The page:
Minor Courses18
Total Credits123
1

 All students must complete the 46 credits of the University Curriculum.

2

Core must be completed by end of sophomore year.

Minor Requirement

Students majoring in the BA in Film, Television and Media Arts program are required to take a minor (typically 18 credits) that will complement their career and/or personal interests. This minor can be from any program either within or outside the School of Communications. However, a student enrolled in the BA in Film, Television and Media Arts program may not minor in the film and television minor offered by the School of Communications.

Learning Outcomes

Upon completion of the FTM program, students will:

  • develop the ability to conceptualize and produce visual stories demonstrating aesthetic competence, fluency with visual grammar, and an appreciation of the historical context from which new forms and stories are created. (creative thinking and visual literacy)
  • acquire the facility to create effective content for visual media, as well as an ability to demonstrate both written and oral proficiency within a variety of professional formats and delivery platforms. (written and oral communication)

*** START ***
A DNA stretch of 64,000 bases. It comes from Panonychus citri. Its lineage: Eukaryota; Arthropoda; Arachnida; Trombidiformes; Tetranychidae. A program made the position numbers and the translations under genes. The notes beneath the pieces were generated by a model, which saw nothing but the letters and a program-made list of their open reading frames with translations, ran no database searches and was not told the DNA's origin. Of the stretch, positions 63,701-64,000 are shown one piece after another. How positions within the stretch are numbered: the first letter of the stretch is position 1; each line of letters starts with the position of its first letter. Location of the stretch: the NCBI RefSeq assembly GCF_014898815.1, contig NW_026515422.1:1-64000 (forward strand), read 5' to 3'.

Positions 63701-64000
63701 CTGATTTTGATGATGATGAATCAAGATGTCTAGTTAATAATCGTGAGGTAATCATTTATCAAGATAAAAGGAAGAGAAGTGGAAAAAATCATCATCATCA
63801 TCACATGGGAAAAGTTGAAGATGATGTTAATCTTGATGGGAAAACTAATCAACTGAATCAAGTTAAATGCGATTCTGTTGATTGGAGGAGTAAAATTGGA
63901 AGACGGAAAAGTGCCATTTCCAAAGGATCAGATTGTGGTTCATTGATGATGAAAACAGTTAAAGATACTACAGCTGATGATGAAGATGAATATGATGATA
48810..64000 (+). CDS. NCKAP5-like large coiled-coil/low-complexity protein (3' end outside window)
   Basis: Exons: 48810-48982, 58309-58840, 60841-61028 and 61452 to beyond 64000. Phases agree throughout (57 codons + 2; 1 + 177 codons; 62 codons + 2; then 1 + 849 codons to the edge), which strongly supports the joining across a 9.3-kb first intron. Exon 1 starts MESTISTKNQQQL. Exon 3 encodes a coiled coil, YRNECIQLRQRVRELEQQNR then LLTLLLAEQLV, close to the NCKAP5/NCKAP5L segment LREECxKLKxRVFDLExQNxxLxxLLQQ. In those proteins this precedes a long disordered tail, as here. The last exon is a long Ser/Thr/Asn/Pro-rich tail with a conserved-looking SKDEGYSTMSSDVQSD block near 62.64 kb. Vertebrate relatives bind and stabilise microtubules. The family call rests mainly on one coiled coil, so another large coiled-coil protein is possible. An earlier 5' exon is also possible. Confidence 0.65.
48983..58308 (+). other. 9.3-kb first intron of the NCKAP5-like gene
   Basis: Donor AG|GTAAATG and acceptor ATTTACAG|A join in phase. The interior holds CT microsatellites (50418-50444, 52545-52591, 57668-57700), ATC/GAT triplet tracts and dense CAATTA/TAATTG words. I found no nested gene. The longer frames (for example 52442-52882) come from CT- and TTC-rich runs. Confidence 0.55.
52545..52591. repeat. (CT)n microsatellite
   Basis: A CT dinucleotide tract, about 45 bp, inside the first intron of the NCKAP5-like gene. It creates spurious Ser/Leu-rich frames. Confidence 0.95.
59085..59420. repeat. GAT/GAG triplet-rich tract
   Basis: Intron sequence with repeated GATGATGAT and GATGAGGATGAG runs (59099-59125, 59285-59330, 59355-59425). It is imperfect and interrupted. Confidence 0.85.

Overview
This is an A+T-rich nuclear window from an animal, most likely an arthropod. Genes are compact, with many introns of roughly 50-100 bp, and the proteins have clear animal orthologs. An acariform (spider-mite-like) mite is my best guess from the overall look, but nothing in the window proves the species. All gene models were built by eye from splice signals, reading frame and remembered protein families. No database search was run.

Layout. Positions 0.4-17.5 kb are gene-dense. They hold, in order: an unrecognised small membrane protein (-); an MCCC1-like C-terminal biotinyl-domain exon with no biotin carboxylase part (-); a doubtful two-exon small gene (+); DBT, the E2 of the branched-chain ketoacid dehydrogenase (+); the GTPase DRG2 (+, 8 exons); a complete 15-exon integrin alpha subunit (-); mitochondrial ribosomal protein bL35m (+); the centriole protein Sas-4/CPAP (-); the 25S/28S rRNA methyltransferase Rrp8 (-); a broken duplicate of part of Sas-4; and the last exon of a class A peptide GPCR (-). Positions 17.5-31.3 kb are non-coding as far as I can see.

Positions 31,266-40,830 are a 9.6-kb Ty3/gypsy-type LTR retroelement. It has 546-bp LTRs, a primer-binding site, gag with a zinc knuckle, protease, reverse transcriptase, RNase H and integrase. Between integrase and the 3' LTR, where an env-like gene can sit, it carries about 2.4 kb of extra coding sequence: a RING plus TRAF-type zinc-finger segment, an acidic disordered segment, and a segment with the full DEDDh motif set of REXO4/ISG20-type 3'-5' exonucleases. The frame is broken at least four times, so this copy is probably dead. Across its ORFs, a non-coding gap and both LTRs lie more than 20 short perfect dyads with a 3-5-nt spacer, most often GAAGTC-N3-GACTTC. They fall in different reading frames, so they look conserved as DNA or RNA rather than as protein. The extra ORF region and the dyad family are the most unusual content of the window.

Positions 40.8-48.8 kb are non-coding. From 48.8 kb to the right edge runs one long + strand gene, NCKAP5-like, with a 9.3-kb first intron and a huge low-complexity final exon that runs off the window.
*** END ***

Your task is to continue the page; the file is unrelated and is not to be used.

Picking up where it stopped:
• develop the skills needed to critically analyze the work of others as a means to problem-solve and better inform students’ own original creative output. Achieve a proficiency in creating professional quality work within the parameters and practical limitations of a broad spectrum of production environments. Recognize works of art as visual arguments, and be able to use analytical skills to assess their effectiveness. (critical thinking and reasoning)
  • learn to plan and produce effectively across a wide array of technical contexts, demonstrating facility and expertise with preproduction, production and postproduction phases of film, television and interactive media creation. (information fluency)
  • demonstrate an ability to work effectively within groups and production teams, to understand and manage collaborations and to act ethically, constructively and responsibly in the process of achieving individual and common goals. (social intelligence)
  • acquire an understanding of and respect for the similarities and differences among human communities, including a recognition and appreciation for the unique talents and contributions of all individuals. (diversity awareness and sensitivity)
  • learn to recognize and analyze media-related issues and influence decisions and actions at the local, national and global community, and to become engaged as responsible citizens. (responsible citizenship)

Admission Requirements: School of Communications

The requirements for admission into the undergraduate School of Communications programs are the same as those for admission to Quinnipiac University.

Admission to the university is competitive, and applicants are expected to present a strong college prep program in high school. Prospective freshmen are strongly encouraged to file an application as early in the senior year as possible, and arrange to have first quarter grades sent from their high school counselor as soon as they are available.

For detailed admission requirements, including required documents, please visit the Admissions page of this catalog.